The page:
On January 30, 2012, the IRS Oversight Board issued its 2011 Taxpayer Attitude Survey. The IRS Oversight Board has conducted this annual survey since 2002 to gain an understanding of taxpayers' attitudes regarding tax compliance and other IRS matters. The survey has been expanded from time to time with the addition of questions designed to gather insights into taxpayer views concerning customer service, funding priorities, IRS performance, and other tax administration matters.
The complete 2011 survey document can be found at http://www.irsoversightboard.treas.gov.
Highlights from the Findings of the 2011 Taxpayer Attitude Survey
- The great majority of taxpayers continue to find cheating on taxes unacceptable and express strong support for compliance with the federal tax code
- 84% of the general public surveyed feels that it is “not at all acceptable to cheat on one’s income taxes.” (down 3% from 2010).
- Only 6% believe that cheating “a little here and there” is acceptable.
- But the percentage of taxpayers who think it is acceptable to cheat “as much as possible” has increased to 8% in 2011 up from 4% in 2010.
- Paying taxes is viewed as a civic duty and accountability for cheaters is strongly favored
- 72% of the general public – “completely agree” that “it’s every American’s civic duty to pay their fair share of taxes.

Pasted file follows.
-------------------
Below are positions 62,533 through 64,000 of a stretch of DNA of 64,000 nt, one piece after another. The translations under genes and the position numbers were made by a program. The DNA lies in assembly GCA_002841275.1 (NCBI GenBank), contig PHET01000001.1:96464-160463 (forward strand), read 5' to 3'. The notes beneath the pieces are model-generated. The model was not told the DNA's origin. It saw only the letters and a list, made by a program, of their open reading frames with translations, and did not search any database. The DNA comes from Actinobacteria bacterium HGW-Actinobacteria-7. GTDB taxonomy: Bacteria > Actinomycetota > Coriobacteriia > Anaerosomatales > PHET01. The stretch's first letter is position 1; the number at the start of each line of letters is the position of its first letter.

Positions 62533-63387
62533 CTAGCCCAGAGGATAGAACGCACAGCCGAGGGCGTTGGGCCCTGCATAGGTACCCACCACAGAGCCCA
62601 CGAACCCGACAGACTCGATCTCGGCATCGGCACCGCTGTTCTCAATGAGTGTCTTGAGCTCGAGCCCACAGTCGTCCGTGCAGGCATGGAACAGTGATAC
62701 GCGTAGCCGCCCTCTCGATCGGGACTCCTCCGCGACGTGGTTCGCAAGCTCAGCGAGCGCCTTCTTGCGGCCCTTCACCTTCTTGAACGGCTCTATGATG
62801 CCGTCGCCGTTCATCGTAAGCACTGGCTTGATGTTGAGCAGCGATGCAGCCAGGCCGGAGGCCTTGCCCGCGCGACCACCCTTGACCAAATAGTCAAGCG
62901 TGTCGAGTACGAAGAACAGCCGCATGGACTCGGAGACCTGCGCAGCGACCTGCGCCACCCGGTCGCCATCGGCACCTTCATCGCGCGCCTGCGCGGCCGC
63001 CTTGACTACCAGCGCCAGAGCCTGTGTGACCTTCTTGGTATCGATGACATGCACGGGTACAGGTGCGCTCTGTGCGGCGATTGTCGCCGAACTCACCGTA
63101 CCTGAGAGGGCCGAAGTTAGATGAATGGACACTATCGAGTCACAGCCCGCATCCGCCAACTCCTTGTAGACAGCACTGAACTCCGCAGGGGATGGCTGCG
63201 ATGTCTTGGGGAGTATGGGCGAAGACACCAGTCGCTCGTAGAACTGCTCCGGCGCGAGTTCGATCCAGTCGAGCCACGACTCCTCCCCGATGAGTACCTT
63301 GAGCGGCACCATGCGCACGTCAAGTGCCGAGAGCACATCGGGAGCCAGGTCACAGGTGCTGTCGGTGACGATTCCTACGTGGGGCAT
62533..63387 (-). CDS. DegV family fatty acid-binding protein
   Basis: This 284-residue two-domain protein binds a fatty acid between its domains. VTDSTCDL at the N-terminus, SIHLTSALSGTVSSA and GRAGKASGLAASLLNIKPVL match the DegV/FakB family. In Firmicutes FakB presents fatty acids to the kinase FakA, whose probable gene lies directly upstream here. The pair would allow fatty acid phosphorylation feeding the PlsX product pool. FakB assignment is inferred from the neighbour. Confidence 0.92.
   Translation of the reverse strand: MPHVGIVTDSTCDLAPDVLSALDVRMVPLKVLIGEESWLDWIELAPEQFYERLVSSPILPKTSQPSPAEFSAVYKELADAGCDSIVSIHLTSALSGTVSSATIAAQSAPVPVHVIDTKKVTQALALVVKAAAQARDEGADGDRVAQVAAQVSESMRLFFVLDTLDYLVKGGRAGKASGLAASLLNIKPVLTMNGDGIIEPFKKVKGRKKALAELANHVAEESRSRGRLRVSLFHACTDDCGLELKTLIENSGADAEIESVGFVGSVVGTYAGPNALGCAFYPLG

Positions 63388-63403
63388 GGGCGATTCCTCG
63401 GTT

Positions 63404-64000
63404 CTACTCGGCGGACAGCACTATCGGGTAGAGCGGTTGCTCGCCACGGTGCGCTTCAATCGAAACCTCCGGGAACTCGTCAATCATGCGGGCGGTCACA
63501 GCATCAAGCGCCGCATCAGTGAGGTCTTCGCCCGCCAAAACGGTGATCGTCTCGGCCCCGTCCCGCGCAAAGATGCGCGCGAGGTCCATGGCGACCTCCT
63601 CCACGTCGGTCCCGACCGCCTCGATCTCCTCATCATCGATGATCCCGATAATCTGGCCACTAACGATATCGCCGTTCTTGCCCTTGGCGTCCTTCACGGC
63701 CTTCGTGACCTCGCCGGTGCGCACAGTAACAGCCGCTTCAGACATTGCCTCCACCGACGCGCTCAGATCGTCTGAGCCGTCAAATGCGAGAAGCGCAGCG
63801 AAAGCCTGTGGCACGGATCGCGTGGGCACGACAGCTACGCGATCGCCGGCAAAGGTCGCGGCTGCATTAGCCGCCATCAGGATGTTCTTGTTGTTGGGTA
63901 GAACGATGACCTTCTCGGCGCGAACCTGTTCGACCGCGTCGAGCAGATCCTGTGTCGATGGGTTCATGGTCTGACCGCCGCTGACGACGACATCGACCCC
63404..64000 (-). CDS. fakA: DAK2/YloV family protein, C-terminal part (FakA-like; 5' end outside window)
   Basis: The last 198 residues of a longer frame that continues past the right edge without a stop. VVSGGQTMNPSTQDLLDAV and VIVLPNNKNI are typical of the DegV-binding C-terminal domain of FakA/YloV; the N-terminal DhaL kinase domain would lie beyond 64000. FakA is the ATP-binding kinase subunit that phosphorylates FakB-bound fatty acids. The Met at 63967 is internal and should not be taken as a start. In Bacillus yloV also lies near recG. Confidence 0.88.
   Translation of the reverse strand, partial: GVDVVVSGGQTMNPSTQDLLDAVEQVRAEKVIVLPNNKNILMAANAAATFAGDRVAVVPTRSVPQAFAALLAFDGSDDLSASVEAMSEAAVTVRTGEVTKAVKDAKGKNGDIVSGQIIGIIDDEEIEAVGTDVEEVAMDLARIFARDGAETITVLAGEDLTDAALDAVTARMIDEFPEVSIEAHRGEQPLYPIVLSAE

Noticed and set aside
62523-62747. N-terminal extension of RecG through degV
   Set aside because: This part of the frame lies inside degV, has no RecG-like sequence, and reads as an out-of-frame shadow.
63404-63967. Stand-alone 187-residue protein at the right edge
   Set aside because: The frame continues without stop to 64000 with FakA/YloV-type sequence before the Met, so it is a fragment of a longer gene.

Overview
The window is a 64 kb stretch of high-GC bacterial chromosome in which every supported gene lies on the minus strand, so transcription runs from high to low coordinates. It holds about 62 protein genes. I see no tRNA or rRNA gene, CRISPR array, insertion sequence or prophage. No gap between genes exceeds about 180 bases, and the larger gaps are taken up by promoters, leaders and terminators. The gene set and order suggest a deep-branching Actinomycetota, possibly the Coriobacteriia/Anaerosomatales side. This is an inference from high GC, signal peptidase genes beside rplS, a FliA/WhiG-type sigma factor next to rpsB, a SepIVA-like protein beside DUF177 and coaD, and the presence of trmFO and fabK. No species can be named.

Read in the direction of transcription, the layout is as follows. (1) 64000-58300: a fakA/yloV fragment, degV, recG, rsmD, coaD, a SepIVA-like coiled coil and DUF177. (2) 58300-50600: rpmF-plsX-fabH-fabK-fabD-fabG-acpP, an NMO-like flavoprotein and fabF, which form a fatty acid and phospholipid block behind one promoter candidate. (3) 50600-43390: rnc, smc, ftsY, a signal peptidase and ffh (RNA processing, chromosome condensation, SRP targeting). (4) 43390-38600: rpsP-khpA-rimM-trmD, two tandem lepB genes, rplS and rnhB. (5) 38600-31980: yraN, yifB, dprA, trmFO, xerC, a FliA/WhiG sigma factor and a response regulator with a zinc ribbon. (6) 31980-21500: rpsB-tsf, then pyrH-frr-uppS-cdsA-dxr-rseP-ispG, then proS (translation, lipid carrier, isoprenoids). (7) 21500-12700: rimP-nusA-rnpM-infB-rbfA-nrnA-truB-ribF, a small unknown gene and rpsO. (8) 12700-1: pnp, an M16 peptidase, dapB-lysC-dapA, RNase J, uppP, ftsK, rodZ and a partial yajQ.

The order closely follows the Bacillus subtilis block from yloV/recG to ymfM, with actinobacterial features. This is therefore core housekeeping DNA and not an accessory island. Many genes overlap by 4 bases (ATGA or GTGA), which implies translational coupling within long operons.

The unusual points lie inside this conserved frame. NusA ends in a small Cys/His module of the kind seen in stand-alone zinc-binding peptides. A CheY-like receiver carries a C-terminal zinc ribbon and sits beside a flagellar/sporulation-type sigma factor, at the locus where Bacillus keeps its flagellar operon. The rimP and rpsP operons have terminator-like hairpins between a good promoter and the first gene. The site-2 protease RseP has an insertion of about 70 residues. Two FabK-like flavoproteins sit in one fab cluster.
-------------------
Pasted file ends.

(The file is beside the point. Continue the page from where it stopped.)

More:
- 66% “completely agree” that “everyone who cheats on their taxes should be held accountable.”
- Integrity remains the top reason to pay your taxes
- 79% say that their “personal integrity” has a “great deal of influence” on whether they report and pay their taxes honestly and another 10% say it is “somewhat of an influence.”
- Third-party reporting of financial information to the IRS influences 37% “a great deal” to report and pay their taxes honestly
- 34% are influenced a great deal by fear of an audit , another 25% are somewhat influenced by fear of an audit
Summary and Conclusions
In its report for 2011, The IRS Oversight Board concludes that support for U.S. income tax compliance remained high for the 2011 tax year, and since 2002, taxpayer attitudes about tax avoidance have generally held steady. Although this year the number of taxpayers who believe that paying income tax is their civic duty increased by three percentage points from 2010, the percentage of taxpayers who believe it is acceptable to cheat "as much as possible" on their returns increased by four percentage points from last year, and the percentage of taxpayers who believe it is not at all acceptable to cheat on income taxes decreased by three percentage points.
Is this dip in attitude a sign of the times?
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